You know who thrived during 2020? All the plants and lots of people who grew them

Growers of green things honed our skills while stuck at home, leaning on plants as therapy, as a way to “mark the passage of time in any way.”

SHARE You know who thrived during 2020? All the plants and lots of people who grew them
Lauren FitzPatrick’s garden

Weeds never stood a chance in 2020.

Lauren FitzPatrick/Sun-Times

Maybe you’re crabby you were “stuck at home” throughout this pandemic, but I was off luxuriating in the garden.

My plants have never looked so happy since I’ve been home. 

Weeds never stood a chance once I started taking phone calls out front in the bee border and tall garden, and yanked the buggers as they popped up. Houseplants got watered and pruned (and talked to) on demand, not just on Saturday mornings when the house was otherwise empty. The big ones sucked up air and light on the front porch oasis arranged to make a safe place to see a few friends or some grandparents, an extra “office,” occasionally a kindergarten classroom.

Like the puppies and the babies of 2020, green growing things thrived with caretakers around all the time, clearly among the big winners of our collective staying put for weeks that have stretched into months.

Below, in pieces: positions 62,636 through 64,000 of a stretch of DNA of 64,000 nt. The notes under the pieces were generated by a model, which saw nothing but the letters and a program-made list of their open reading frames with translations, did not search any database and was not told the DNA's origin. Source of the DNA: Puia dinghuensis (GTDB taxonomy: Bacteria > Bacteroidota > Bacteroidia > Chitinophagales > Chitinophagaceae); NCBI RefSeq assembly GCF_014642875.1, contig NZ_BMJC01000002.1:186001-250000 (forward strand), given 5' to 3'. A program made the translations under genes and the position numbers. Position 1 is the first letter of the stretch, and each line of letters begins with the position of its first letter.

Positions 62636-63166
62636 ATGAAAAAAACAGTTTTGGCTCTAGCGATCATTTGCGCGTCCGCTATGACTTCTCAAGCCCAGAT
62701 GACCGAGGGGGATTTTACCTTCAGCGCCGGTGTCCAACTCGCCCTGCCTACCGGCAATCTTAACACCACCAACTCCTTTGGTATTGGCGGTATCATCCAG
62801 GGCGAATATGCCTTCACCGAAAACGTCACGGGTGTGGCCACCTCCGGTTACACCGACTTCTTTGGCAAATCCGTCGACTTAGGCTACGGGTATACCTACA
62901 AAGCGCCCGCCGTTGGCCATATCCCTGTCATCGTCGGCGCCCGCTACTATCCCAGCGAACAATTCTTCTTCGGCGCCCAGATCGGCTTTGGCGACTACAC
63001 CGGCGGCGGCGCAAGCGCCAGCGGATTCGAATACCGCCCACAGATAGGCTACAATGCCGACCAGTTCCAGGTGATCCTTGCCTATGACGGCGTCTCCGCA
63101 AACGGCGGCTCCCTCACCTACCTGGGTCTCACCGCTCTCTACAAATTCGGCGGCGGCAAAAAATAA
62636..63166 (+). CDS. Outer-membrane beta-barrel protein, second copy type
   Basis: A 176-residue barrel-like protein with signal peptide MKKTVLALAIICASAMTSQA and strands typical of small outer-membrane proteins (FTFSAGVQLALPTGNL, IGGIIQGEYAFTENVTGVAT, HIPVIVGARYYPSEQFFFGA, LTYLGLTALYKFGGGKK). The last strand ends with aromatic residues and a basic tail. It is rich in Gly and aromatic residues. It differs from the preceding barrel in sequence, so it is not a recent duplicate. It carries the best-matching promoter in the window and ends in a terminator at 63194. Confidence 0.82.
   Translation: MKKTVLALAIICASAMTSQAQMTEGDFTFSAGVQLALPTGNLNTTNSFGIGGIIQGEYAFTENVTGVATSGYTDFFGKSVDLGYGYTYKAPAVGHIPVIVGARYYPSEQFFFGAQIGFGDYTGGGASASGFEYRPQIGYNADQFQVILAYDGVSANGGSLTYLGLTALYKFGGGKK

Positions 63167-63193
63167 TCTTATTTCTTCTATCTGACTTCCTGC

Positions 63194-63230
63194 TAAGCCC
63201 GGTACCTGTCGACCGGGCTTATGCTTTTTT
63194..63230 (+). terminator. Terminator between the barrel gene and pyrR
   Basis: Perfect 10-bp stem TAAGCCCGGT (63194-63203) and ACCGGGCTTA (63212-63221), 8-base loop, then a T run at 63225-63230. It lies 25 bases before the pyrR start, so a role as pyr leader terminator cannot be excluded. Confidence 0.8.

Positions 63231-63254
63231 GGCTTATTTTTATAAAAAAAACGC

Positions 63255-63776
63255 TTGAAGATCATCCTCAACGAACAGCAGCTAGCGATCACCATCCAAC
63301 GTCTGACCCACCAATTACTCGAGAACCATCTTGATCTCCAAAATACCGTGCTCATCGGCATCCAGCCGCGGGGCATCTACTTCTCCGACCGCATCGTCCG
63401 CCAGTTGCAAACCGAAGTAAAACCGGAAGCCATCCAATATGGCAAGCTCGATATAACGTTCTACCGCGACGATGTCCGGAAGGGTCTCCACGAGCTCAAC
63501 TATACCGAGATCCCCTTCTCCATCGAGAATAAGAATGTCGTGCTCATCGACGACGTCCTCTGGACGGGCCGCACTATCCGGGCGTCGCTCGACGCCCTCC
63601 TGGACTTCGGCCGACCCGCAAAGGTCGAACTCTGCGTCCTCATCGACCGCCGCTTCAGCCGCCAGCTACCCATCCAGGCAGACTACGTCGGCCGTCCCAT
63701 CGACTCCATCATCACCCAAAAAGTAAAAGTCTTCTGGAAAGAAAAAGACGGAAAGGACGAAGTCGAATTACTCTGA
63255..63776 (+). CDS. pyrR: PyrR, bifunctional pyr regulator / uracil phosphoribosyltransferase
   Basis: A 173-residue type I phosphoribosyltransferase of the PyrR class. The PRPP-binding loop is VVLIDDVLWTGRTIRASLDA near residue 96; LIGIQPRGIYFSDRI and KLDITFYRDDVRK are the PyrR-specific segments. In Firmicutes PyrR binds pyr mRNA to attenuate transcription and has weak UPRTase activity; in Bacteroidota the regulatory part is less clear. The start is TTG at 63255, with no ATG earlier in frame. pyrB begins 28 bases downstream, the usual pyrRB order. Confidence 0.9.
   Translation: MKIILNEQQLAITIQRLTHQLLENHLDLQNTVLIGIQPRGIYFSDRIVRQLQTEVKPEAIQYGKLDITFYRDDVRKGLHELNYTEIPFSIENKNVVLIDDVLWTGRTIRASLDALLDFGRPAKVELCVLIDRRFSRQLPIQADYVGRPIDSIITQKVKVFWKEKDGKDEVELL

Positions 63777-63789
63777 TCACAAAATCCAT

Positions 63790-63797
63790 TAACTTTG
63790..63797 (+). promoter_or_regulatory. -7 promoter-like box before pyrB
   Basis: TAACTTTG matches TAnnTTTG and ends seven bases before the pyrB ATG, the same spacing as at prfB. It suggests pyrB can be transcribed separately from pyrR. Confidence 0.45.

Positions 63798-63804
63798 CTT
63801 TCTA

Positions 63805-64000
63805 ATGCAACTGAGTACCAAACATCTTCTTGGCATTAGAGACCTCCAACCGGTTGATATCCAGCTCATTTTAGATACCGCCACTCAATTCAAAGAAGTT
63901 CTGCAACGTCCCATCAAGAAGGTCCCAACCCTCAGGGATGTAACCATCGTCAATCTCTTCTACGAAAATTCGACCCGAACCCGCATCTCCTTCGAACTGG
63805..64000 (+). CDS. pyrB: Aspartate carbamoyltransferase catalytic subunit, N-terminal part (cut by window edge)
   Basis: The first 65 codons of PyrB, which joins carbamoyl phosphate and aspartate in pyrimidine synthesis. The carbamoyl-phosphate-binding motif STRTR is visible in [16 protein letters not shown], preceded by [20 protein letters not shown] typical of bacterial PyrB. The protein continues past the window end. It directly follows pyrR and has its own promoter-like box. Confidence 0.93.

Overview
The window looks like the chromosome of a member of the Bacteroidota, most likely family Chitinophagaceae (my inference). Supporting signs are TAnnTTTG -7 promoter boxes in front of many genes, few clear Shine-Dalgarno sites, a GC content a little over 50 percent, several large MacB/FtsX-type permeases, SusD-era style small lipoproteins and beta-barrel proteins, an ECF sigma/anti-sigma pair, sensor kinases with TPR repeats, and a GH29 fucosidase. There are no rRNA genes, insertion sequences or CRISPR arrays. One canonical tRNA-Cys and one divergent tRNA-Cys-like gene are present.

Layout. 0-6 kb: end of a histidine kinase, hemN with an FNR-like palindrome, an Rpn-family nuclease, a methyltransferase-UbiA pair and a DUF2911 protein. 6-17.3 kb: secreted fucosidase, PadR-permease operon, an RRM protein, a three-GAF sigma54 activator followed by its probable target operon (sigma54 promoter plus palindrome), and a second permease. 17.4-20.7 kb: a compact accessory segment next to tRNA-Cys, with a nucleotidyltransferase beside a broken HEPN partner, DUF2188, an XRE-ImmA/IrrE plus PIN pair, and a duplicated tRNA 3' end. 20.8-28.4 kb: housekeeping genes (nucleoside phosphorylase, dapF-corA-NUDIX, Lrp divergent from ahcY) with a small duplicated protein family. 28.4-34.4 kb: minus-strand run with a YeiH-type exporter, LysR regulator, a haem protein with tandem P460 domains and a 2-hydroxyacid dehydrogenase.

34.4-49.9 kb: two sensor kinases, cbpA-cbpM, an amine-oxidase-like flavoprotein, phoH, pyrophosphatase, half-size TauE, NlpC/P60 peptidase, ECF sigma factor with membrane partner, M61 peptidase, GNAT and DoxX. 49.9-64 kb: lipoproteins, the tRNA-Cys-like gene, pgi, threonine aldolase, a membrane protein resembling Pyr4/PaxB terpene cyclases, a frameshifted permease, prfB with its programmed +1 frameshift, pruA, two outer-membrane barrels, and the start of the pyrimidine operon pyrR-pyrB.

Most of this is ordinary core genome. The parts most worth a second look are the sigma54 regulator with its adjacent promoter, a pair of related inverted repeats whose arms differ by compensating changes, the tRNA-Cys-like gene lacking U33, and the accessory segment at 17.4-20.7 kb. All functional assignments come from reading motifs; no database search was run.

And bonus, we growers confronting the end of normal got to hold on to some sanity, too, one unfurled leaf, one sprouted seed, one cycle of photosynthesis at a time. 

When I ventured out late in the spring and couldn’t find the usual seeds and seedlings to buy, I realized that everyone else was growing stuff, too. I asked an online houseplant group I joined this year: Why? 

All the birthday parties and barbecues and vacations got canceled. For a minute, actual food shortages seemed possible. We needed a bright side to unemployment, something to do with ourselves. Our COVID-essential jobs left us stressed and drained. We had to entertain kids who were isolated from friends. We always wanted to grow tomatoes.

The more of us the coronavirus killed, the more we surrounded ourselves with living things.

As one grower put it, she had to “mark the passage of time in any way.”

Because plants, green and resilient and craving little more than benign neglect, pacify and beautify our space with a reminder of why life is worth living.

When stores shut down unless deemed essential, and lots of us curbed our shopping trips, we turned to each other, swapping cuttings and seeds, giving away our extra bounty. We bought and sold perennials on Craigslist. We propagated new plants from our own plants, marveling to watch roots grow. 

This year we got so much better at taking care of what we already had. 

But this being 2020, even my flourishing garden out front also had to face an unexpected, capricious attack by forces far beyond human control.

In early August, that roaring derecho barreled through my neighborhood, hurling half of the giant parkway maple tree into the front porch and destroying, along with the tall garden, all the shade for the porch oasis, plus the ferns and hostas.

The garden after a windstorm in August toppled a large maple tree.

The garden after a windstorm in August toppled a large maple tree.

Lauren FitzPatrick/Sun-Times

The plants out front never looked so unhappy, guaranteeing that whatever 2021 brings us, I’ll be back in the garden.

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